Newspaper article The Canadian Press

Editorial Exchange: Time to Exhale

Newspaper article The Canadian Press

Editorial Exchange: Time to Exhale

Article excerpt

Editorial Exchange: Time to exhale


An editorial from the Prince George Citizen, published Aug. 26:

On Thursday federal Liberal Party leader Justin Trudeau revealed that he's tried marijuana five or six times - including an incident three years ago while serving as an MP.

The most recent times was at a dinner party Trudeau hosted at his Montreal home. He said a friend lit a joint and passed it around. Trudeau admitted

having a puff.

It wasn't a mistake; he did inhale; and he made no apologies for doing it.

On Friday, the predictable reefer madness ensued in Ottawa.

The harshest criticism came from Justice Minister Peter McKay, who said Trudeau, by knowingly breaking the law while serving as an MP, showed a lack of judgment, set a bad example for young Canadians and is "simply not the kind of leader our country needs."

In addition, McKay accused Trudeau of hypocrisy because the Liberal MP had voted in favour of mandatory minimum sentences for marijuana production in 2009.

McKay does have a fair point: if those who make and enforce the law don't follow them, than how can other citizens be expected to?

Even if Trudeau didn't buy the marijuana he tried, somebody did. And they almost certainly bought it from drug dealers and organized crime gangs, who ruthlessly control the highly-profitable production and distribution of the drug.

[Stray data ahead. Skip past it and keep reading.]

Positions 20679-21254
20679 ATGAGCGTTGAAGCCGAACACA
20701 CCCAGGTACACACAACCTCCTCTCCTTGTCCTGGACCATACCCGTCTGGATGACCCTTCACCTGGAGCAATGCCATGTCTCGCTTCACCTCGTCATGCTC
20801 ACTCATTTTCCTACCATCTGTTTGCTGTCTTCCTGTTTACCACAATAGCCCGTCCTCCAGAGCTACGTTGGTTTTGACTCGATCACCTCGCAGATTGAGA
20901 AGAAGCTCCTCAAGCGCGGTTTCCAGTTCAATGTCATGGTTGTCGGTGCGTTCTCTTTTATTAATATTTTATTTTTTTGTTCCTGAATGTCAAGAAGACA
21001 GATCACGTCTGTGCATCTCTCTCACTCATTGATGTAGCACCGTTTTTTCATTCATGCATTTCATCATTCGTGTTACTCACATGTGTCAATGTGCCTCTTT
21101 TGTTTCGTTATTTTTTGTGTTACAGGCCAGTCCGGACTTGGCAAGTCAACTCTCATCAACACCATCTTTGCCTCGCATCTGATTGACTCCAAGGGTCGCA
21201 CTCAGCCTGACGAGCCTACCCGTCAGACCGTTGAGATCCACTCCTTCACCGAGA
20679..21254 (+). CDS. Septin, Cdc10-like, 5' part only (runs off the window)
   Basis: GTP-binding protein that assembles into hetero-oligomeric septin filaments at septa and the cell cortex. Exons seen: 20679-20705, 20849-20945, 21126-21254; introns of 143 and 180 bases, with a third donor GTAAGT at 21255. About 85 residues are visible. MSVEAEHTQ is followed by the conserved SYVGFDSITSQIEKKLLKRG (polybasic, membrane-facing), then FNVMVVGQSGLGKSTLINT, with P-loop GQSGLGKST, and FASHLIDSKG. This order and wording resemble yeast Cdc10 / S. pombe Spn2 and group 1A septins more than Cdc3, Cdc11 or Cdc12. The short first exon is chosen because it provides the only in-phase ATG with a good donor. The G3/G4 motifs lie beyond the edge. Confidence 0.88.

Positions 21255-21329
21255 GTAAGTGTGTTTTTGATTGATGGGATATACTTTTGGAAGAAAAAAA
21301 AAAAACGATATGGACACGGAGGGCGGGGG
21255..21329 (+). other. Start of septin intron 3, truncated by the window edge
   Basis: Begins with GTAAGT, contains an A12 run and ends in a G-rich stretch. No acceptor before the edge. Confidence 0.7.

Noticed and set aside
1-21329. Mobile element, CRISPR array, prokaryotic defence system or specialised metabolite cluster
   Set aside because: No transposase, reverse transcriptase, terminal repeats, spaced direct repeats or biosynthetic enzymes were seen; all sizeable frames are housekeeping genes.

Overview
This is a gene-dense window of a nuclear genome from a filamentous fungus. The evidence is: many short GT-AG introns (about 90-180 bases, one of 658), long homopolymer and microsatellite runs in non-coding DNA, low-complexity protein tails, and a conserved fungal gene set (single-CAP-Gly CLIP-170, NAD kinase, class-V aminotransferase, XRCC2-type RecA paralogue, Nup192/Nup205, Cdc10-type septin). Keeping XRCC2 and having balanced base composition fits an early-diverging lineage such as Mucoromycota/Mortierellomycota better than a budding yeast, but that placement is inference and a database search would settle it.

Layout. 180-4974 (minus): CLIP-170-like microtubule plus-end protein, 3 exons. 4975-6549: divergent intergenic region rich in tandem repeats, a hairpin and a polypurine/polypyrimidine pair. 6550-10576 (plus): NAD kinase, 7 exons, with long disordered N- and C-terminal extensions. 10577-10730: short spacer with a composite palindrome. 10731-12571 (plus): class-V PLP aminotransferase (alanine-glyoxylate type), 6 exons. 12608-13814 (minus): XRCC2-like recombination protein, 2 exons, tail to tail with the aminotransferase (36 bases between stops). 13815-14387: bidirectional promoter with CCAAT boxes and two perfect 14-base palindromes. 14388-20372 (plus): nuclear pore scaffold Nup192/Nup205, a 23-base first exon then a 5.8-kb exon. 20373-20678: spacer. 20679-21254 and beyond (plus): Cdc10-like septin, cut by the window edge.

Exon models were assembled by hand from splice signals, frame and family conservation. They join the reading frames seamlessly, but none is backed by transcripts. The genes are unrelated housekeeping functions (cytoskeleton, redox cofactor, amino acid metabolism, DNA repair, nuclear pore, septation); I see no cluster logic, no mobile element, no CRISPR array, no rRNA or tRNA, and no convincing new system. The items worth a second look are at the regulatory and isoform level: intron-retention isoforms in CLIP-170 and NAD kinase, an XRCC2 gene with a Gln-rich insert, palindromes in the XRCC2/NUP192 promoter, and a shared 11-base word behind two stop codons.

However, Trudeau conceded his private actions and public position had been at odds in the past, and that his position on drug control policy has changed over time.

Prohibition hasn't worked, he said, and it is time to consider legalizing and regulating marijuana instead of spending $500 million per year fighting it and criminalizing hundreds of thousands of Canadians for

marijuana possession.

On that issue, Trudeau is partially correct.

According to the Canadian Alcohol and Drug Use Monitoring Survey conducted by the federal government in 2011, 39.4 per cent of Canadians aged 15 and up had tried marijuana in their lifetime and 9.1 per cent had used it in the past year (21.6 per cent of people aged 15 to 24 reported using marijuana in the past year).

Even among adults 25 years old and older, 6.7 per cent had used marijuana in the past year (12. …

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